“It’s at our own peril that we fail to be a leader in renewable energy,” said Coupe. “The last time I checked, there wasn’t a drop of fossil fuel under our soil in Maine, but we are rich in renewable energy resources.”

According to the U.S. Census, 75.61 percent of Maine’s homes use No. 2 heating oil—the highest proportion of heating oil dependency of any state.

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ReVision Energy’s cofounder Phil Coupe in the company’s showroom. Photo by Ramona du Houx

“Maine and New Hampshire are the two most oil-dependent states in New England on a per capita basis. And they have the highest per capita CO2 emissions,” said Coupe. “Maine has more than 430,000 homes heated with oil and New Hampshire has another 350,000 on oil. More than 10 percent of these homes could be converted to modern, efficient pellet boilers without over-harvesting the forest resource.”

In 2003 Maine burned 838 million gallons of oil. Then as part of Maine’s Energy Action Plan, the state set a goal in 2004 of cutting Maine’s overall oil use in half by 2050. The total amount of heating oil burned in Maine was cut to about 189 million gallons from 2004 to 2010—by more than half. These latest statistics show those stepped-up efforts to weatherize homes, install efficient oil burners, and switch to other fuels like biomass and wood pellets, set in motion by the Baldacci administration, are taking hold.

“I’m encouraged and inspired by the fact that Maine has significantly reduced its oil consumption over the last five years. As a state, the needle is moving in the right direction, which gives us confidence,” said Coupe.

But according to the EIA’s Home Heating Oil Report for 2010, 78 percent of every dollar spent on heating oil still leaves the Maine economy. That means in 2010, $720,000,000 left the state because of heating oil expenditures, money that could have been spent in Maine’s economy if a sustainable local energy source had been used instead of oil.

Part of the solution Coupe says is to use fuel from Maine’s forests and from energy crops grown on fallow land. Maine is the most forested state in the United States and sustainably harvests more than 16 million tons per year of wood from its forests.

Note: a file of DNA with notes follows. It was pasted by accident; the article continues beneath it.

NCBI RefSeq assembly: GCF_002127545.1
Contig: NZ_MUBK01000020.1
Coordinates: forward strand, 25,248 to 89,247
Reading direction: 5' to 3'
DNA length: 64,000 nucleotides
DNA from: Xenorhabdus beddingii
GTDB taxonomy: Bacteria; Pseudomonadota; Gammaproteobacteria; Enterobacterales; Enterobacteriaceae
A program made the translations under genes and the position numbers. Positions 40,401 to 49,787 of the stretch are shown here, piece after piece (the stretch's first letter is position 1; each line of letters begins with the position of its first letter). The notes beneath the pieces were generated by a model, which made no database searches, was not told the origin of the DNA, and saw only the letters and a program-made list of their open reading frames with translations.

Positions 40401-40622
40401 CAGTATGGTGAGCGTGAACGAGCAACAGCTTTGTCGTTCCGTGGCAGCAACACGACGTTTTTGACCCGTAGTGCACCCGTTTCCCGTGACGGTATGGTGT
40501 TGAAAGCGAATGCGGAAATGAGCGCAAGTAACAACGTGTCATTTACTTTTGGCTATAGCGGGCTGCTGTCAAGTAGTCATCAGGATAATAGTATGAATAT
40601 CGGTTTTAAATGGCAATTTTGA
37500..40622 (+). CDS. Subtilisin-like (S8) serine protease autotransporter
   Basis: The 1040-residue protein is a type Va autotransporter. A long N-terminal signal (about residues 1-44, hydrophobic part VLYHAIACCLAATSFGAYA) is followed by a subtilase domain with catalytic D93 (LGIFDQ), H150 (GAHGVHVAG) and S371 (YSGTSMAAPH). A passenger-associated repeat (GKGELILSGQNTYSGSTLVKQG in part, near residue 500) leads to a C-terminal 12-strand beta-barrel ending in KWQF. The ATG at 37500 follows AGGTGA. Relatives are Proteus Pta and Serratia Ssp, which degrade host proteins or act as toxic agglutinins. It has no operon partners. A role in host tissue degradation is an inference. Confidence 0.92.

“Maine is 90 percent forested—that’s a tremendous biomass resource. In forestry management, there is a sustainable harvest ratio: for each acre of forest you can extract about a cord of wood each year. Whether you burn the cord or let it decompose on the forest floor, the rest of the trees in the stand will digest the CO2 from that cord that went away. Then those trees will generate another cord for harvest the following year. You can have a low carbon cycle if you harvest responsibly,” said Coupe. “We need to expand pellet use and wood gasification and transfer to more pellet boilers.”

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ReVision Energy workers installing solar panels on the Alfond arena, at Thomas College.

The residential wood-pellet-fueled boiler is different from pellet stoves. They are fully automatic, web-enabled and comparable to any modern home heating system in terms of convenience and reliability. Pellet fuel is also much cheaper than heating oil and propane.

“The nice thing about modern pellet-boiler technology is you can put in a fully automated system that replicates the exact same convenience as your oil boiler, but you have 90 percent less CO2 emissions than an oil boiler,” said Coupe.

According to William Strauss, PhD, of FutureMetrics, the net effect of converting 75 percent of homes that use heating oil to modern European style pellet boilers would be to create or sustain 79,000 jobs in Maine.

Coupe would like to see America take more of a lead in capturing solar energy, like Germany. The German government has subsidized renewable energy through a variety of measures. Perhaps most crucially, the country’s “feed-in tariff” law allows people to install solar panels on their rooftops and sell the power to the grid at favorable rates. Germany’s requirement that utilities have to pay the homeowner for feeding clean energy into the grid has helped the country reach a milestone of producing more than 20.5 percent of their energy from renewable sources in 2011. The country’s share of electricity produced from renewable energy has increased from 6.3 percent of the national total in 2000 to about 25 percent in the first half of 2012.

Germany weathered the recession better than many other European nations, in part because of their focus on producing renewable energy. Their green-energy economy spurred manufacturing growth and created jobs.

“In Germany almost every house has a solar array,” said Coupe. “Germany’s heavy investments in renewables have helped their economy, in manufacturing and installation. They are employing hundreds of thousands of people with their renewable energy initiatives. I think that’s instructive for the U.S.”

In 2010 investments totaling 26 billion euros were made in Germany’s renewable energies sector, employing 370,000 people, especially in small and medium-size companies. At the end of 2012, Germany had installed about 30 gigawatts of solar capacity, providing between three and ten percent of its electricity. The United States, by contrast, has somewhere around 6.4 gigawatts of solar capacity.

“They are 20 years ahead of us, which is a disappointment but also an opportunity for us to accelerate our transfer from fossil fuels to clean, renewable energy,” said Coupe.

And Germany’s solar resource is on par with Alaska.

“Maine is sitting on a valuable solar resource,” said Coupe. “On an annual basis, we have more days of sunshine than places like South Carolina. We’re not that far off from the Florida Keys.”

Is solar affordable?

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Geoff, Josh and Erik install solar panels for ReVision Energy.